A Dude Goes Into The Harbor: The 1955 Monaco GP

A Personal Perspective on the evolution of GP Evolved.

Implicitly, I have pledged to cover every Formula 1 Championship race.  That means, I will be writing between seven and twenty-seven posts per F1 Championship season.  Perhaps, I have a vision.  But, I remain open to the possibility of utter failure.  That, for me, is the scary part about blogging.  But, by covering every race, one post at a time, I hope to gain a unique perspective on the pursuit of ultimate quickness.  Moreover, in doing this, I hope to discover greater truths about sport and, more generally, human nature.  Why has this quest to be fastest around a track–over and over–persisted in excess of sixty years and gobbled untold billions of dollars?  To me, this is a great mystery.  What has it all been for?  Men and women have gone to incredible lengths, just for a brief moment of glory.  What drives us, as humans, to work so hard for just a flash of glory?  Is it all worth it?  These are the real things that I hope to discover.  So, I suppose that my greatest hope is that this project will give me some insight into human nature, while bringing the story of F1 to an audience who may otherwise not be exposed about it.  But, rest assured, I also hope to give enough detail to keep you hardcore F1 junkies entertained as well!

But, the particulars of this project present a unique challenge.  So, assuming you do not mind indulge the author revealing a bit about his process, I thought that I would take a few minutes to describe my experience in retelling the stories of ill-documented and nearly-forgotten Grands Prix (I assure you that is the correct plural form of Grand Prix).  Anyway, from my perspective, their are three types of races:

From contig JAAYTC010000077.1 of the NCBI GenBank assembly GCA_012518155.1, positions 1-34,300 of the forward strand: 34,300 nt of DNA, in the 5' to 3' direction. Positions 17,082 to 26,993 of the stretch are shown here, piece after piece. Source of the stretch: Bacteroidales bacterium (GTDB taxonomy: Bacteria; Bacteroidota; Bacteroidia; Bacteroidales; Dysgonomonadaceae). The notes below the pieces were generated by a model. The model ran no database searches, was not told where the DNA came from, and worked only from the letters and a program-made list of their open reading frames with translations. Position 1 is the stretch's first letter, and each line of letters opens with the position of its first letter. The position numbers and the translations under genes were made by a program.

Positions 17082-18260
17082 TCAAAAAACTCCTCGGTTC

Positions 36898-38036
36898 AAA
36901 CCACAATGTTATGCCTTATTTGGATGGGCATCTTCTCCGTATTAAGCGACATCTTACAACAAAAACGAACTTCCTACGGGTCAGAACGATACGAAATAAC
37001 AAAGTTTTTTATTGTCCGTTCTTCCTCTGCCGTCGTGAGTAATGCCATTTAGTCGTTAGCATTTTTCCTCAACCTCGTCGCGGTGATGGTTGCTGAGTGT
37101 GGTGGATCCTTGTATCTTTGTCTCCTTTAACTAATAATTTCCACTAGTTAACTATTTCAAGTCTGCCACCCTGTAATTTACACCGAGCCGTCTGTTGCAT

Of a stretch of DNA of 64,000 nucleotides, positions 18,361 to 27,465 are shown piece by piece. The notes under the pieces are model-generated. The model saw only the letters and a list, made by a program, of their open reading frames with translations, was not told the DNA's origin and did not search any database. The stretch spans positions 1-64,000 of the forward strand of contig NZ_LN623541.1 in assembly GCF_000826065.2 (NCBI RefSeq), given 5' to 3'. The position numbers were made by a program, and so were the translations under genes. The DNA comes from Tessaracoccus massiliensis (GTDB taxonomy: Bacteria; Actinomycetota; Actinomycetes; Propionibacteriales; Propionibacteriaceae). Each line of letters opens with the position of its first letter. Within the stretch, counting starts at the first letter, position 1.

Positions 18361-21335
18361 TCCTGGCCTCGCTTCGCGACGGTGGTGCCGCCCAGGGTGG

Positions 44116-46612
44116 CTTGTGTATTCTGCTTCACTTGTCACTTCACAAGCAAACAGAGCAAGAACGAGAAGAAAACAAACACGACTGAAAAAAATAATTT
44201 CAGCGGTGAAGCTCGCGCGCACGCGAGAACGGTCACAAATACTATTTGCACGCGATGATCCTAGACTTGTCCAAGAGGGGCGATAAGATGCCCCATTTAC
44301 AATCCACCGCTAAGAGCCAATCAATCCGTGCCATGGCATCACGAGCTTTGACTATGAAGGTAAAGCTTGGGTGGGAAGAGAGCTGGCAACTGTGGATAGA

First up, the average race.  The challenge on the majority of races is to create a narrative, where none may be apparent.  I suspect that this, to a large extent, is the challenge of blogging in general.  At the same time, I must create a narrative that remains both true and honest to the bare facts of that particular Sunday afternoon.  (To non-fans of motorsport, almost every major motorsport race takes place on a Sunday–hence the expression, “win on Sunday, sell on Monday”).

Second, the confusing race.  These are the technically difficult posts to write.  Sometimes, something unusual, unique, or just plain weird goes down.  These tend to be difficult to describe.  They are perhaps the least enjoyable to write.  Yet, my vision demands completeness, so these races must be addressed.  I just hope I can keep them interesting enough for you–the reader.

Third, the “EPIC race.”  My favorite kind of race to write about, is the rare race that embodies the grand essence of Grands Prix racing.  More often than not, the Monaco Grand Prix falls into this category.  With time, hopefully, you may begin to see what I see in this race.  My challenge in addressing these races is to effectively capture the character of these races.  Although the “EPIC” races are my favorite to write about, they also cause me to question my abilities, as a writer.  I am, in fact, self-conscious about my ability to write.  But, this has not tended to stop me from pursuing my dream of relating the story of Formula 1 to a new, different audience.  Even still, my self-doubt leads me to question whether I am even capable of capturing and retelling the magic that I see in the sport.  Self-doubt aside, it is time to relate a truly EPIC race–the 1955 Monaco Grand Prix.

The 1955 Monaco Grand Prix.

Česky: Plánek trati v Monte Carlu na kterém se...

The Monaco Grand Prix race track setup, as it was run circa 1955.

In spite of my previous comment, I have decided not to, myself, describe the 1955 Monaco GP.  Once in a while, a short video appears that describes the race in a fashion better than I ever could.  This is one of those cases.  Thus, I will leave you to enjoy the following news clip: